The ramifications for this are that it makes sure brick-and-mortar store owners are on their toes. If they are listing a product at a dramatically higher price than what's available online, sales will suffer.
This can also harm traditional businesses. Many entrepreneurs with these types of shops will tell you that it's difficult for them to compete with prices online. There are advantages to buying in-store, mainly the help and personal assistance you can get when working directly with someone.
Either way, though, the trend does seem to be moving online, and it will be interesting to see how more traditional businesses react.
17. Americans Consume 203 Minutes of Media on Their Smartphones Each Day
In case you were wondering, 203 minutes translates to 3 hours and 23 minutes. If we extrapolate this over the year, it means that we spend around 1,200 hours on our smartphones in a given year - that's more than 50 days. This sounds dramatic - and is - but if we think about all the time we spend scrolling through social media, watching videos, responding to texts, video chatting, and reading articles, it's easy to see how we can get to this number rather quickly. Are 203 minutes per day too much? Who knows?
18. We Read Half of Our Emails on Mobile Devices
Although we now have many more ways of communicating, email is still an important way for us to talk. We seem to use our mobile devices for checking emails more so than any other device. And, once again, this makes sense. What better time to check our email than while sitting on a train, waiting in line for coffee, or lounging around the house? 61.9 percent of email opens occur on a mobile device.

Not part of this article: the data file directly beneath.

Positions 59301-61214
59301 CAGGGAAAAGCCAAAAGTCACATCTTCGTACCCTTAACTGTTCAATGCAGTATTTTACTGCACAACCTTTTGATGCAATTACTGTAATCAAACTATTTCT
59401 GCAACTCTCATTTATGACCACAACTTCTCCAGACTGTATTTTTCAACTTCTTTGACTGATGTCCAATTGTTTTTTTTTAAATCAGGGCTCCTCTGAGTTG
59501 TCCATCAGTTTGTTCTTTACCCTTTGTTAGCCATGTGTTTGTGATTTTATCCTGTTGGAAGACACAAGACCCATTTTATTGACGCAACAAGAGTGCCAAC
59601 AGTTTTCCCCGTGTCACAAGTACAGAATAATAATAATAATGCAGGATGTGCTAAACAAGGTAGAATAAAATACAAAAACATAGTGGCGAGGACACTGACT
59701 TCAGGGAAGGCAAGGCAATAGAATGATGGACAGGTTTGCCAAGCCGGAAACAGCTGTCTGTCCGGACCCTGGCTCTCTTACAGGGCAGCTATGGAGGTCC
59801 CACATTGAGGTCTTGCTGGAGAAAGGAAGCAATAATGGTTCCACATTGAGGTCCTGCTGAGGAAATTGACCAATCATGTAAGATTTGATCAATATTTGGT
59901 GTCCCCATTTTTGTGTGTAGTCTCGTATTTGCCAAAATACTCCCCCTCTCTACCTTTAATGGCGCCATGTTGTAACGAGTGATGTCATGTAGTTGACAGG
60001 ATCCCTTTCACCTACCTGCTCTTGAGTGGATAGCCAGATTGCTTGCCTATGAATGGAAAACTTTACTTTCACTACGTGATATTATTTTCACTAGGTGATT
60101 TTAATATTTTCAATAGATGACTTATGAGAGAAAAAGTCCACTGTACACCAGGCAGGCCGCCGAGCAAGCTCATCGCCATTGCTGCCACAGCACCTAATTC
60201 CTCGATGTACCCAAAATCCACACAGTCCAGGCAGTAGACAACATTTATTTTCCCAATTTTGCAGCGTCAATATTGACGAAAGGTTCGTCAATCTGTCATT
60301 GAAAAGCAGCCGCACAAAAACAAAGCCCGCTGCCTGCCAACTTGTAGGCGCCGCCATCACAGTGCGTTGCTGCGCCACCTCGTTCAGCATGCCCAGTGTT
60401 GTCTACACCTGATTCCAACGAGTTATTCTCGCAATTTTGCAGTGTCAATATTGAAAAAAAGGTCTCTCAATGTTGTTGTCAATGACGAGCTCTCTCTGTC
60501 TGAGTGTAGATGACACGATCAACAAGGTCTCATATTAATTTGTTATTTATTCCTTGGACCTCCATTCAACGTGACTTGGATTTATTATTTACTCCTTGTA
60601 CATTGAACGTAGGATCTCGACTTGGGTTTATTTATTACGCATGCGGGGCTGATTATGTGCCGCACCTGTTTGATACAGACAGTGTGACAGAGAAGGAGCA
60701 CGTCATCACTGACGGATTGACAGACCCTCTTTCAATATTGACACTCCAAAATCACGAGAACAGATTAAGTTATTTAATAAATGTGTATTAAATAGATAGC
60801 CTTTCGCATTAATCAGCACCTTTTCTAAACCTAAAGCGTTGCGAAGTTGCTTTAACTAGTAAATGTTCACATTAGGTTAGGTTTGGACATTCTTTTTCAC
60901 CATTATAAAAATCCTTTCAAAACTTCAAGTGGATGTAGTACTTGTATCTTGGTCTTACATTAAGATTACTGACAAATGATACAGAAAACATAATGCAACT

The Potential Dangers of Too Much Smartphone Usage
Hopefully, after seeing the numbers we've presented here, you now have a pretty good idea of what's going on in the world today with smartphones and can see that the trend is one of increasing smartphone usage.
In general, this is probably a good thing; smartphones allow us to do so much. However, this transition has taken place so quickly it has left many of us adopting new ways of living and interacting with the world in a really short period of time. And whenever this happens, we should at least be aware of the potential risks. Here are a few to consider:
Continuing Into the Smartphone Era
All of these numbers show that we are very much in the smartphone era. Desktop computers are falling out of favor worldwide, especially in countries that are less economically developed and are just now starting to access the internet in large numbers.
Moving forward, we can expect this trend to continue. Smartphones are getting cheaper, and networks are getting better (5G is essentially here), and so it's quite likely that smartphone use will increase unless, of course, a new technology emerges that takes its place.
Until then, it looks as though our smartphones will continue to be our best friends.